For five summers Cameron Davis has attended Camp Accomplish. Cameron, who has cerebral palsy and right-sided hemiplegia, thrives at camp. He creates new memories in a beautiful setting alongside other kids with, and without, special needs.
Melwood, one of the largest employers of people of differing abilities in the country, is embarking on an innovative project to provide cybersecurity and IT training to people on the autism spectrum.
Melwood is offering victims of military sexual trauma a new option for recovery. Melwood Veteran Services pioneering program called Operation Tohidu®, is the only one of its kind, and offers a rehabilitative retreat to help this underserved – and growing – population of veterans nationwide to start their journey toward healing.
Due to historically low rates of unemployment, D.C.-area employers are searching for innovative ways to fill their open positions with quality staff.
A 15-year Air Force veteran and health service administrative officer was unable to continue her work in the military due to injuries. After a summer internship with the Vets Ready2Work program was finished, she received two job offers.
To best meet the needs of people with autism spectrum disorder, the nonprofit organization Melwood has wide-ranging programs that provide a continuum of social and workforce development.
In March, hundreds of social service organizations, such as Melwood Vocational Support Services, are highlighting Developmental Disabilities Month aiming to increase awareness of creating a world where people of ALL abilities are fully included.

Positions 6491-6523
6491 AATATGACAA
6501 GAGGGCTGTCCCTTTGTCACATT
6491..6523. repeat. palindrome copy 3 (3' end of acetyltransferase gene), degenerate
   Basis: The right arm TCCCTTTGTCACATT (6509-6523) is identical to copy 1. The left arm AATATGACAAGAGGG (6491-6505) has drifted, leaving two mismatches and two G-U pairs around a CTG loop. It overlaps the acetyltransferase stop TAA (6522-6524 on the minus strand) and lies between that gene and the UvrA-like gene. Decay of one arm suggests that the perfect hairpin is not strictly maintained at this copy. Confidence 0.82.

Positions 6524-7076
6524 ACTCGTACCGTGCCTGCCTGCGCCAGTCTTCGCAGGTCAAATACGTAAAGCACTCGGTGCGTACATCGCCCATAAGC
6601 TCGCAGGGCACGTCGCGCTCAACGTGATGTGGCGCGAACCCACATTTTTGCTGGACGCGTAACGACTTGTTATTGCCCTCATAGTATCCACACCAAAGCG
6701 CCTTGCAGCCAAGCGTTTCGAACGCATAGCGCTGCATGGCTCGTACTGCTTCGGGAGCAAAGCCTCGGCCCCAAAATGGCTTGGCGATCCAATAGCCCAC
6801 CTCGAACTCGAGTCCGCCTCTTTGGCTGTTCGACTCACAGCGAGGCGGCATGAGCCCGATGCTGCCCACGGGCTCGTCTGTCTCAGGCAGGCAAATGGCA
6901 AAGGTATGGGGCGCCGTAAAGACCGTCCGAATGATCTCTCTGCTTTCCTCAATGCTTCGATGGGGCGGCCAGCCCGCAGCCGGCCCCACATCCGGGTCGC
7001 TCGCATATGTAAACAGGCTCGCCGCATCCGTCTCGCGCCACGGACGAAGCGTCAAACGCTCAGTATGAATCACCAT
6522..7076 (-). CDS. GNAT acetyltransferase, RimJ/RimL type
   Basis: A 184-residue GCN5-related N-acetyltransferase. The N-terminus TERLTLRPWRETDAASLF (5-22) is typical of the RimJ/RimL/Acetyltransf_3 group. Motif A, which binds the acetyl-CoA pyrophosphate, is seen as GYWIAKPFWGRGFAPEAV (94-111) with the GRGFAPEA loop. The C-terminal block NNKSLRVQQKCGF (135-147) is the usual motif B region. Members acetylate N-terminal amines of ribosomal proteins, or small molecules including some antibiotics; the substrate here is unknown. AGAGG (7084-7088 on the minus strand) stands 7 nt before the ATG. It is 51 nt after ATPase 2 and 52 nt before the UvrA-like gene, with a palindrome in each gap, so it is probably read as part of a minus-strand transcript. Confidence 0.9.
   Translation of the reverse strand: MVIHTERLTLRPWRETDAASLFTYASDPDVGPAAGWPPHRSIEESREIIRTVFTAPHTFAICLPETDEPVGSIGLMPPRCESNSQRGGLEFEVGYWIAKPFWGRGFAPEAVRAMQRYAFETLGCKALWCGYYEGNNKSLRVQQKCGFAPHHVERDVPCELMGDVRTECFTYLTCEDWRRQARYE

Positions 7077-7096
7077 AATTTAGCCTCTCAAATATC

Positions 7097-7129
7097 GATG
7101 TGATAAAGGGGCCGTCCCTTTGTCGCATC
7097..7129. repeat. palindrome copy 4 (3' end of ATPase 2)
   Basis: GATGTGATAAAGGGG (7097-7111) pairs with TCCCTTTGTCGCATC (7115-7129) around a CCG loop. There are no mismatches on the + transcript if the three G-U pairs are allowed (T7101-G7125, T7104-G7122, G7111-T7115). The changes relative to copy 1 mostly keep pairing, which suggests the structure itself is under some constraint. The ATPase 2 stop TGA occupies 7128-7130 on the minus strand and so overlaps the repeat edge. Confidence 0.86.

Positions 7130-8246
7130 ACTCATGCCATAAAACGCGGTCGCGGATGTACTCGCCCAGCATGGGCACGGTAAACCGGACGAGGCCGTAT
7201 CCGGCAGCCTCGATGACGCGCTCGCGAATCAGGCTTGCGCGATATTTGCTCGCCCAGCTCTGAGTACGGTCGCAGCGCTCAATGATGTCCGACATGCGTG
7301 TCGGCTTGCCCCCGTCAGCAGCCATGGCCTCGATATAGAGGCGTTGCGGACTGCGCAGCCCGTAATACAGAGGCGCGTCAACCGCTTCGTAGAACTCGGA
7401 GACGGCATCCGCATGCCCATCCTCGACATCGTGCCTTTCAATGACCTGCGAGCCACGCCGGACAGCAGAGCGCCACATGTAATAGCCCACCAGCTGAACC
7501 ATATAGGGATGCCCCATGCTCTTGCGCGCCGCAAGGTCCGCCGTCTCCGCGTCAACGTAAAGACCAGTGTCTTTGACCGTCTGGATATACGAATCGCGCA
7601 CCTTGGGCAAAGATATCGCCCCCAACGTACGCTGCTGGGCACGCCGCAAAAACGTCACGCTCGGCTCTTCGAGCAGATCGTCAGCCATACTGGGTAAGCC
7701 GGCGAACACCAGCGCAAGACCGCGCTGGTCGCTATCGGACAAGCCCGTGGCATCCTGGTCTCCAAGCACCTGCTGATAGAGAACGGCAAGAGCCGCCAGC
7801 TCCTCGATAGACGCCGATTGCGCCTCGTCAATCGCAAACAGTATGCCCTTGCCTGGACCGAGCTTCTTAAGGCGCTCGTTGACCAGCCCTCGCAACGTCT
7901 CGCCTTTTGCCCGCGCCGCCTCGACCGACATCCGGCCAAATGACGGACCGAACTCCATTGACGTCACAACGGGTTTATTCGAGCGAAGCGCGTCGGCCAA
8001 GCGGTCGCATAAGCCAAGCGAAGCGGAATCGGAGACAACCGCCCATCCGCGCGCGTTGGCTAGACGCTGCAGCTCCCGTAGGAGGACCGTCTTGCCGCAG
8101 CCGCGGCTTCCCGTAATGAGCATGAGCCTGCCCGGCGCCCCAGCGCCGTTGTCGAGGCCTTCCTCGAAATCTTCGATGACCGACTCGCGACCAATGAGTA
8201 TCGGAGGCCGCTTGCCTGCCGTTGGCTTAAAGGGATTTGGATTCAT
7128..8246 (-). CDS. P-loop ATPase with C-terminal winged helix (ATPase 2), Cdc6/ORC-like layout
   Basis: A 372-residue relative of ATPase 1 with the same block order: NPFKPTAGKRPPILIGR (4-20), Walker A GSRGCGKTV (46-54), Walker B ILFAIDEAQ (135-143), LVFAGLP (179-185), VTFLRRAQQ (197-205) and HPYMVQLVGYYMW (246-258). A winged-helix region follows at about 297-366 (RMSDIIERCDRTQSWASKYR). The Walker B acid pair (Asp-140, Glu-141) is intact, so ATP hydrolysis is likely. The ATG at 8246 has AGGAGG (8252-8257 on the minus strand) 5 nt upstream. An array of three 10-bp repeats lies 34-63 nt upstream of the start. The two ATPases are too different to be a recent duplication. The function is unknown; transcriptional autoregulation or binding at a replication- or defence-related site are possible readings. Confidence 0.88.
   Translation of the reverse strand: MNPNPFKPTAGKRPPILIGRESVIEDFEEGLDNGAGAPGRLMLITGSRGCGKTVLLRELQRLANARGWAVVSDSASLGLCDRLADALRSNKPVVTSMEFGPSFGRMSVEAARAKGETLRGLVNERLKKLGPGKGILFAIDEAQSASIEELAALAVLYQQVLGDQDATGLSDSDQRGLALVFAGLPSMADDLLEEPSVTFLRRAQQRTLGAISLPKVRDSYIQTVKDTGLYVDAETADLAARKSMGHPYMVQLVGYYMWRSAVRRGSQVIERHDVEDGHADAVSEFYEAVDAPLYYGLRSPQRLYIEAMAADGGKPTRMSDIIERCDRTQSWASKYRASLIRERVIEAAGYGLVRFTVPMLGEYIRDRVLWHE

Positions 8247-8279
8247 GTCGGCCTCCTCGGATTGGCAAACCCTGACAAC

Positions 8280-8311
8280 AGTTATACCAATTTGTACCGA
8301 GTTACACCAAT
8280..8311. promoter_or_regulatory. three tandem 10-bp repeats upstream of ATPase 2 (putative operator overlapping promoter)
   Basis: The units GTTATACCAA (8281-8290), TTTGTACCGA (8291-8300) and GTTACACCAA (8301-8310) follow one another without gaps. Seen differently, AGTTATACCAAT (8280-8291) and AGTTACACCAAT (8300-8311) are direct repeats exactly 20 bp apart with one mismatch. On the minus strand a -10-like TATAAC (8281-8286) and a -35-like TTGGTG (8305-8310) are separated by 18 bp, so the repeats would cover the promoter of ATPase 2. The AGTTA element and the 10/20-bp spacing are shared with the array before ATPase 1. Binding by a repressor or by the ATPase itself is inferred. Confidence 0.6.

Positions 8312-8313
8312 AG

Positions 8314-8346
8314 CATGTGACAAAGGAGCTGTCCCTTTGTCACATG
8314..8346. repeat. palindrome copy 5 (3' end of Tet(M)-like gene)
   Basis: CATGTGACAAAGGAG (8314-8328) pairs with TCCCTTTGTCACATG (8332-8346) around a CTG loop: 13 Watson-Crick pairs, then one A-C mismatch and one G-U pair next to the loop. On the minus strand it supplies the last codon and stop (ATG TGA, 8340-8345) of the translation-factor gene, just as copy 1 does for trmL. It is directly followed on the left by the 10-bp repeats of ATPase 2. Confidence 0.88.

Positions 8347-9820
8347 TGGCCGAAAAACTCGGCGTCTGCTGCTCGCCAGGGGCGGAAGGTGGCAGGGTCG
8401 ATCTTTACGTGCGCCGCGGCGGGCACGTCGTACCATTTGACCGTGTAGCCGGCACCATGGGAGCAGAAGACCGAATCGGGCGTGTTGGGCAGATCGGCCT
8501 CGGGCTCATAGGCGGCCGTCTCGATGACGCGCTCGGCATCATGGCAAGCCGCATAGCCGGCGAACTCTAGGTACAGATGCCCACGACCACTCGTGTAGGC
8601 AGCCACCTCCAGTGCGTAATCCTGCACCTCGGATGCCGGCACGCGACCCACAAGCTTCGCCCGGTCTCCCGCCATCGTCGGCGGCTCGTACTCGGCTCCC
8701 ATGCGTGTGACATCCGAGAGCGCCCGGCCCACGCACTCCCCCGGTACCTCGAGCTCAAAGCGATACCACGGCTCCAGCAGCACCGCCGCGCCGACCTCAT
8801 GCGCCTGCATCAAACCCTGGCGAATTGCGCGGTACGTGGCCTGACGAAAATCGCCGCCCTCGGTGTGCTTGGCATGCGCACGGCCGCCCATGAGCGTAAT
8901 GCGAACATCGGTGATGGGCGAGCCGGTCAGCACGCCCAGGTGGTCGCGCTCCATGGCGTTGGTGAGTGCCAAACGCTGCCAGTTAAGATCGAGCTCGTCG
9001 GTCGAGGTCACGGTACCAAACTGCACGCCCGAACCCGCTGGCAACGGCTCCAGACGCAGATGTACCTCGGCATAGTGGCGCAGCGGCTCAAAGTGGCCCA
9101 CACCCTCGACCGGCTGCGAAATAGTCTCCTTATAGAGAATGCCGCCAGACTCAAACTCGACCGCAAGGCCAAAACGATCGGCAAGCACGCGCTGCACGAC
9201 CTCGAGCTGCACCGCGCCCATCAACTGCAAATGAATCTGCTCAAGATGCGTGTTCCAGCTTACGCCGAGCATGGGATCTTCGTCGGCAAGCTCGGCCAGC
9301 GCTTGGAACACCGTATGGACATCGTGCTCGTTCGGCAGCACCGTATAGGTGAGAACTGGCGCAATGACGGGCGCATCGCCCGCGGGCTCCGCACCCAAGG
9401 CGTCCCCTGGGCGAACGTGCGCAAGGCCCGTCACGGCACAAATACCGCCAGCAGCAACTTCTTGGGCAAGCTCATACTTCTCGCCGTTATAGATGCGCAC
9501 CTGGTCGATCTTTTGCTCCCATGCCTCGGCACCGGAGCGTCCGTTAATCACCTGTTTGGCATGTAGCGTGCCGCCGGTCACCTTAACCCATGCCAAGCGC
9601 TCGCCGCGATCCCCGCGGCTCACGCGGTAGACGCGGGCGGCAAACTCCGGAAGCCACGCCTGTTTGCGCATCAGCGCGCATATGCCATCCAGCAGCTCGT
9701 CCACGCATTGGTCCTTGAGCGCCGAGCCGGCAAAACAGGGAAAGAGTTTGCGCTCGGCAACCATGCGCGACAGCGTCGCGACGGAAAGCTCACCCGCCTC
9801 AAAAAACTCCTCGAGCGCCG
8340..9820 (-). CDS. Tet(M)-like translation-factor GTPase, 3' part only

Whether the activity of the moment is swimming, horseback riding, performing in a talent show, or roasting s’mores, Camp Accomplish allows children of all abilities to play, interact, and discover their own level of independence.
The path to independence isn’t easy for young people with differing abilities – but it becomes easier when there are people who will help.
With MGM National Harbor as the setting, the Melwood Ability Awards launched with fanfare on December 7. The awards honor outstanding individuals and institutions in the Washington, DC metropolitan area that are making a lasting difference to people with differing abilities.
Federal programs are failing to meet the needs of the more than two million women veterans in the U. S., many of whom are suffering from the invisible wounds of service-related trauma and stress.
Today’s corporate nightmare is to give a batch of old computers to a recycler only to hear a few months later how the hard drives are for sale on eBay or a street corner in Africa. But there are some steps you can take to make sure this doesn’t happen at your organization.
Recreating the District in video game form was no small task. Here's how the developers did it.